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Friday, Dec. 28, 2012

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When shall we three meet again: JT film critics (from left) Mark Schilling, Giovanni Fazio and Kaori Shoji.

BEST OF 2012

Comparing notes: What they thought of each other's No. 1


Special to The Japan Times

Who says critics are out of touch? At the time of writing, entertainment website Pia's "Satisfaction Ranking" for current films has "Intouchables" at No. 3, and "Argo" No. 2. ("Ninkyo Helper" is No. 1.) Kaori Shoji, Mark Schilling, and Giovanni Fazio got together to chew over their No. 1 picks.

Kazoku no Kuni (Our Homeland)

Mark Schilling: I went into this with no expectations, but it blew me away — the way it is dramatized. Everyone has a big scene, and, in Japan, that's usually an excuse for over-acting. (Laughs.) But each of the performances is stripped down to the essentials. There's something raw about it.

Giovanni Fazio: I'd say you should include a warning with your Top 10: "This film may cause uncontrollable sobbing." When I saw it, and the lights came up in the theater, the audience was just wrecked.

Kaori Shoji: It reminded me of Orwell's "1984". (The son who was in North Korea) comes back a little zombielike, he doesn't want to talk, he can't remember things ... That sense of resignation and fear is what happened to Winston Smith, right?

G.F.: You need a lot of context to get the story, though. For foreign audiences — or even Japanese — the idea of sending your son to go work for Kim Jong Il's "socialist paradise" seems deluded.

M.S.: In my Top 10 list I often try to draw attention to films that have been neglected, but not this time; this is Japan's nominee for the Foreign Language Academy Award. This stayed with me the most.

Argo

M.S.: I remember the '70s well. All the details in this film were so right — the clothes, the people. It really made me think of "All the President's Men." And for Ben Affleck to do that now is extraordinary. If I hadn't known it was him, my reaction would have been, "Which great veteran director made this?"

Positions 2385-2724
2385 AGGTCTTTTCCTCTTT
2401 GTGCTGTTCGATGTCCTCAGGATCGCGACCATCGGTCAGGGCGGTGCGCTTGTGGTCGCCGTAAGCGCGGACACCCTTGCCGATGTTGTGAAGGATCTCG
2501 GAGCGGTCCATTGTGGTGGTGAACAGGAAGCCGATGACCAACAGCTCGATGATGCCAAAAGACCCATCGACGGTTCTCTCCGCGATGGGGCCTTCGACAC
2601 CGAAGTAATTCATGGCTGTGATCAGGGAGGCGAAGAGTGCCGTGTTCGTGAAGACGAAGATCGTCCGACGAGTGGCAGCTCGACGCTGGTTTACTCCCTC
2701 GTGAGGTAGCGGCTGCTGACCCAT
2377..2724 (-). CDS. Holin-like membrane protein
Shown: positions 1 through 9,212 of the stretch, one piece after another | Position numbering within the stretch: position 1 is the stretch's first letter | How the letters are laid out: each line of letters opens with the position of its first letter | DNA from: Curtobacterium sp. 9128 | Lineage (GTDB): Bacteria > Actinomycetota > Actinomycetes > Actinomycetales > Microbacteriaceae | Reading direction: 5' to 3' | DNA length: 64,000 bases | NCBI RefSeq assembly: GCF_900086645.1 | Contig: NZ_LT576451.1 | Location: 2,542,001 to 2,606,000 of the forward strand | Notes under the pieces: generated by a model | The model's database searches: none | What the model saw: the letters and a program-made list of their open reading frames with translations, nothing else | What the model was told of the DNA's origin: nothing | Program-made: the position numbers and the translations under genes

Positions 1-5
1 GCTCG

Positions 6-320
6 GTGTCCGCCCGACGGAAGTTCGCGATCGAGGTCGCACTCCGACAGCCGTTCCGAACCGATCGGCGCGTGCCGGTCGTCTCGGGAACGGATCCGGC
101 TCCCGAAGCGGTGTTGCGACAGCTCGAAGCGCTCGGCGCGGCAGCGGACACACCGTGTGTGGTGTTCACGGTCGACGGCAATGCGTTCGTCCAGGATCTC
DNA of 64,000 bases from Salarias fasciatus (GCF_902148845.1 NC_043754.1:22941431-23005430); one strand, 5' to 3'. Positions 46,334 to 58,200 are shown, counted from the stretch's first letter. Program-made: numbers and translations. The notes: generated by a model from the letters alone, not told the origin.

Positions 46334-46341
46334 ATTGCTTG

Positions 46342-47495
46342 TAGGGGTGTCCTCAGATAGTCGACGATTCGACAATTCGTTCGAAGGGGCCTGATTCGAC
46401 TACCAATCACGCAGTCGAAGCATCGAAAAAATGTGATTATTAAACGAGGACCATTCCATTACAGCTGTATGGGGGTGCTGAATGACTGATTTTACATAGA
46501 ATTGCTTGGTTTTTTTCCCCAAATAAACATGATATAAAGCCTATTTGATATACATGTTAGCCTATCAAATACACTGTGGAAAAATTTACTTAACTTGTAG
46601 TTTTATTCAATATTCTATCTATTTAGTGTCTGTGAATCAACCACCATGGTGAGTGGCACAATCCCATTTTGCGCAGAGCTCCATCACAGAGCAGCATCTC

K.S.: It's just really intelligent — far more intelligent than we have come to expect from Hollywood.

G.F.: One thing that struck me is that this could have been just another "demonize the Arab terrorists" movie. But Affleck went to great pains to explain exactly why the embassy was taken over.

M.S.: It really had an impressive authenticity. Although there were scenes where you think, "Yeah, Hollywood had to do it this way." Like the final takeoff with the plane ...

K.S.: Did that even happen?

G.F.: In reality, the plan went off without a hitch. But if you made the movie like that, no one would believe it!

M.S.: I thought it was timely. In a way, the revolution in Iran was the beginning of the Arab Spring. It's almost like a warning: This can happen; it can get out of control.

G.F.: Did you like Affleck's performance?

K.S.: He's cute, a lot cuter than in his other films. I loved the way his jeans sat on his hips. It was so '70s.

G.F.: And the facial hair, too.

M.S.: It's true to the character, but it also takes away from who Ben Affleck is. It's a kind of self-sacrifice. His fans don't want to see him behind a beard.

K.S.: Really? I know three women who became his fans because of that film.

G.F.: Beards are back.

Intouchables

K.S.: This is obscenely successful. The reason for its success here is that it reflects the super-senile society we're heading toward.

The hero for the 21st century is the one who can give care. To the elderly!

G.F.: So you're saying we can look forward to movies with Matt Damon changing adult diapers on Morgan Freeman?

M.S.: Japanese films are always like that. Someone's got Alzheimer's, or whatever ...

G.F.: Or like "Ninkyo Helper." Anyway, this was more or less based on a true story, and so were "Argo" and "Kazoku no Kuni". We clearly prefer reality over fantasy.

M.S.: Maybe it's a reaction, but I see so many films based on a manga or a TV show. There's just no reality. Of course, fantasy's fine, too, but it tends to leave you craving something real.

K.S.: What did you guys think of the "Driving Monsieur Daisy" aspect?

G.F.: It was like, stuffy white people learn to loosen up thanks to life-affirming black guy. We've seen it before. But, to be fair, there were some scenes that weren't cliched.

M.S.: It could have been very PC and all that ... but it is a very funny film. The disabled guy hates being disabled! He's in a bad mood all the time. It's kind of a formula, but sometimes the formulas work.


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